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Old 02-01-2018, 08:13 PM   #1
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Heater Dilema

So I really want to add some heat to my van (RB 2000 5.4 conversion van with a CCV arctic top and a minimal (very) build).

I read every heating thread with great interest, but as someone in another recent thread suggested, I have so much information rattling around my brain, I feel like I know less than I should.

What I think know is...

-Espar or Webasto Diesel (D2, D4, etc) $900 or more. Would require a separate diesel tank, in or out of the van.

-Planar Diesel $500+ for a Russian one (if I can find a seller I trust) or $800-900 for a Canadian one.

-Espar gas (B2, B4) $1200+ but no extra tank to deal with.

I don't have much disposable cash or much mechanical ability, but I do have a willingness to muddle along.

In an ideal world simpler is also cheaper, but the diesel options seem way cheaper than gas. And even though one tank is "simpler" and "cleaner", Diesel seems to maybe be a much simpler install (if I go with an on-board diesel tank, like Scotty and Glider)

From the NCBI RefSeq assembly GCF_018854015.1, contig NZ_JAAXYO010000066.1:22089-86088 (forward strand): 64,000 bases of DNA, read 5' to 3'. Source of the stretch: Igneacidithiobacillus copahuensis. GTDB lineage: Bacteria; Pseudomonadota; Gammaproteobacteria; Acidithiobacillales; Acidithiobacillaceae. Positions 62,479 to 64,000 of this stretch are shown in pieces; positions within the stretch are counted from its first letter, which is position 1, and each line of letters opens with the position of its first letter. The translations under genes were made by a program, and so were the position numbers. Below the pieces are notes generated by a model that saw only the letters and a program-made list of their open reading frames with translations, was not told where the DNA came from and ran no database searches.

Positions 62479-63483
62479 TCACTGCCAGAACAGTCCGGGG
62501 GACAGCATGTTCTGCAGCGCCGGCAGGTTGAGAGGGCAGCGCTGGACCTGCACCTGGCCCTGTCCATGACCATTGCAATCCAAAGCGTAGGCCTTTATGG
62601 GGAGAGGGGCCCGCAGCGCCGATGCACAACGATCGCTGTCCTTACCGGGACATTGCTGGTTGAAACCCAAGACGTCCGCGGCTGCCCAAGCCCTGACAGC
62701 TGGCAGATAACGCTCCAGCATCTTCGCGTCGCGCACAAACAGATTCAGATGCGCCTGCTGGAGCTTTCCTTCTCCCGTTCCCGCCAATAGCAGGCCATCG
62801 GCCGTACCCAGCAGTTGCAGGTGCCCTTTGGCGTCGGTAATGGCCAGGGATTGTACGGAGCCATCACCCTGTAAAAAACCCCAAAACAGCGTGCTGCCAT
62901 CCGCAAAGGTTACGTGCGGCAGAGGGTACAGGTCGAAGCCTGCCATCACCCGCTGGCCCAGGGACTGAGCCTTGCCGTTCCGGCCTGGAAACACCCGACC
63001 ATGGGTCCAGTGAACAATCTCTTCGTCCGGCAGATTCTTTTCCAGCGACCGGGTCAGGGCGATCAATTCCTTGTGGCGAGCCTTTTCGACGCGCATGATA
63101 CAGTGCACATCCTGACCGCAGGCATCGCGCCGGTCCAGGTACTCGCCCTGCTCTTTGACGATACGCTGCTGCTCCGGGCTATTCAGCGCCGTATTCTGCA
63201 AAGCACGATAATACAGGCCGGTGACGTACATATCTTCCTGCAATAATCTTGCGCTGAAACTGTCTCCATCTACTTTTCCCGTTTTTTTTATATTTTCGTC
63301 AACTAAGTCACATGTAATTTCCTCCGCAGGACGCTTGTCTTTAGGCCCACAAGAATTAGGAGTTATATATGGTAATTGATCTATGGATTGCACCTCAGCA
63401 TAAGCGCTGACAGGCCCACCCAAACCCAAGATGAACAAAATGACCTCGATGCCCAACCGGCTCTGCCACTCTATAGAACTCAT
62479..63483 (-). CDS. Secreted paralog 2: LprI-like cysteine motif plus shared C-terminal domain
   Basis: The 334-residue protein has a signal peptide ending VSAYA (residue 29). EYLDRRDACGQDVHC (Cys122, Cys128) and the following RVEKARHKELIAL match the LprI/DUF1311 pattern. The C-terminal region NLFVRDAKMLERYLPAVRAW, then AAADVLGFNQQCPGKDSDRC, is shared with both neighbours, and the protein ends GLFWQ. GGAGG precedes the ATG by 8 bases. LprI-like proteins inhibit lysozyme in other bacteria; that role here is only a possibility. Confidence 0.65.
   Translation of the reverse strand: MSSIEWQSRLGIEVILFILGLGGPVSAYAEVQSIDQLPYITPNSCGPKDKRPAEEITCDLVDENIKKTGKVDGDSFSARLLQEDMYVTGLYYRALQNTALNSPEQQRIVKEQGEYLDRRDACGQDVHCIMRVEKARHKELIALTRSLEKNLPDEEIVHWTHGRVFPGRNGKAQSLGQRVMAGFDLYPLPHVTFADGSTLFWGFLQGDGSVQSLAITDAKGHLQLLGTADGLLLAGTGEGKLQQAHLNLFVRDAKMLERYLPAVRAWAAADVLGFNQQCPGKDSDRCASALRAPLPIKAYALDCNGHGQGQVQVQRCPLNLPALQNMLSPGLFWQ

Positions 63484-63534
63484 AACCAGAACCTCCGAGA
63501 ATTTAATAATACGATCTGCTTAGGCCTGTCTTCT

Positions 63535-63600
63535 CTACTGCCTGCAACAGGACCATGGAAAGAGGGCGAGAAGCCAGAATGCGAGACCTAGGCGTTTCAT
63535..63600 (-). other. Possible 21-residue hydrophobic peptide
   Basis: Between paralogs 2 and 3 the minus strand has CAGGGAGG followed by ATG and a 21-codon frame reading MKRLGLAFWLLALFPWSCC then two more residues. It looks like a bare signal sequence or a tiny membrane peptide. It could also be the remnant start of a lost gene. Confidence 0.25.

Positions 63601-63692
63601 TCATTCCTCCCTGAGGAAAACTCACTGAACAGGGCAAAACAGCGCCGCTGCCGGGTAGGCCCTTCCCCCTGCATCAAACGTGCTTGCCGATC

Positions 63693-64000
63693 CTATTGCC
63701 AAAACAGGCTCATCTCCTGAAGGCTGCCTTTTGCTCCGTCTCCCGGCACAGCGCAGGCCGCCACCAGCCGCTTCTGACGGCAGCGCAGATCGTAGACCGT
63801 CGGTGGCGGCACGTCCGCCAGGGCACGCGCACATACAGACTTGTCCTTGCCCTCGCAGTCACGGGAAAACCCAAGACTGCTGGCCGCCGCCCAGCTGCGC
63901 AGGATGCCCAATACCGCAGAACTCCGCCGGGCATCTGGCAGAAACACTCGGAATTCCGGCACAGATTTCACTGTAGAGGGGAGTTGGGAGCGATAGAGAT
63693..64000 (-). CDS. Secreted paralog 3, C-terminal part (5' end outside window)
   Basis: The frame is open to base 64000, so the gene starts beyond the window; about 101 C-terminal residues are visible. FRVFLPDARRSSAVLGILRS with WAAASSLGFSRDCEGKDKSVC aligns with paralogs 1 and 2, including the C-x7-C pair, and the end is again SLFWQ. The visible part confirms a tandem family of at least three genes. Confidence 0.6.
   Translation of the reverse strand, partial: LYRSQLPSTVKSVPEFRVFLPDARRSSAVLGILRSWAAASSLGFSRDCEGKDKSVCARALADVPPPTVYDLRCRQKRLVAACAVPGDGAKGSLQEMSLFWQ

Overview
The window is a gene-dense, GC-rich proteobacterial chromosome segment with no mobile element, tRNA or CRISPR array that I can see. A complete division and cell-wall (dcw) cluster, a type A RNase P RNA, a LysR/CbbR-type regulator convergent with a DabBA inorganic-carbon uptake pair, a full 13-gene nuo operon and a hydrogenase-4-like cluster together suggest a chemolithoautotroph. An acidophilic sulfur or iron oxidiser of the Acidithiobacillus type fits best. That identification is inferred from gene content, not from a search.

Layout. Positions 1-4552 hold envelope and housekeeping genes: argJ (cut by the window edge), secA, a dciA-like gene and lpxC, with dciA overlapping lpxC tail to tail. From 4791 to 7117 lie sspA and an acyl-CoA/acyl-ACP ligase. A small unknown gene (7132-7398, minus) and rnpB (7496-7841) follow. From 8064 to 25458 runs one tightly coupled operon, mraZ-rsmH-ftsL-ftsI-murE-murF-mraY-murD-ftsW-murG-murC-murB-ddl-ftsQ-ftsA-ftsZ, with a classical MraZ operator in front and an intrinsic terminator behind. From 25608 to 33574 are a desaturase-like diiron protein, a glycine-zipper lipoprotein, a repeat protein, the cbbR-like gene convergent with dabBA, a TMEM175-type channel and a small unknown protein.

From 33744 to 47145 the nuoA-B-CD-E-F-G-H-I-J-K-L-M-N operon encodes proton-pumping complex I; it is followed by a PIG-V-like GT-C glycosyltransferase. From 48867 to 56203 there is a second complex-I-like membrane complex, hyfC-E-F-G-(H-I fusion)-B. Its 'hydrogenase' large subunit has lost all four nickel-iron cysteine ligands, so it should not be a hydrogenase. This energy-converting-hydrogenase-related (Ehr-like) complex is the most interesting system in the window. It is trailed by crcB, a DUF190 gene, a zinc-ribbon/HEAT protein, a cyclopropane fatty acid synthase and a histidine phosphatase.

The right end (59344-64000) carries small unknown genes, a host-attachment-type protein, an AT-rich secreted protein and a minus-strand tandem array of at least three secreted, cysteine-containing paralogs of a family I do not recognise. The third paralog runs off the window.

Unless I'm missing a cheaper option/source for a gas heater, I guess I'm leaning towards diesel with an onboard tank, and I just need to decide between the "name brand" and the Planar. Going Russian looks like it will save me at least $300, but I'd still like to buy from a reputable source...
Or maybe I should just stick with the name brand for piece of mind...

Ah hell.

What am I missing?
Best/cheapest sources for heaters?
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Old 02-01-2018, 08:19 PM   #2
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It ain't easy, is it? With everything I do to my rig, I spend way more time figuring out which way I want to go than I spend doing the installation. Fortunately, dreaming and planning is part of the fun...but there are times when I just wanna know the answer!

Best wishes for finding the solution that is right for you!
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Old 02-01-2018, 11:18 PM   #3
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My opinion would be to get a gas/petrol espar heater. If it’s a little more than diesel, I would say it’s worth it to pull from the single main fuel tank and have one fuel source. They are quiet, efficient, programmable etc.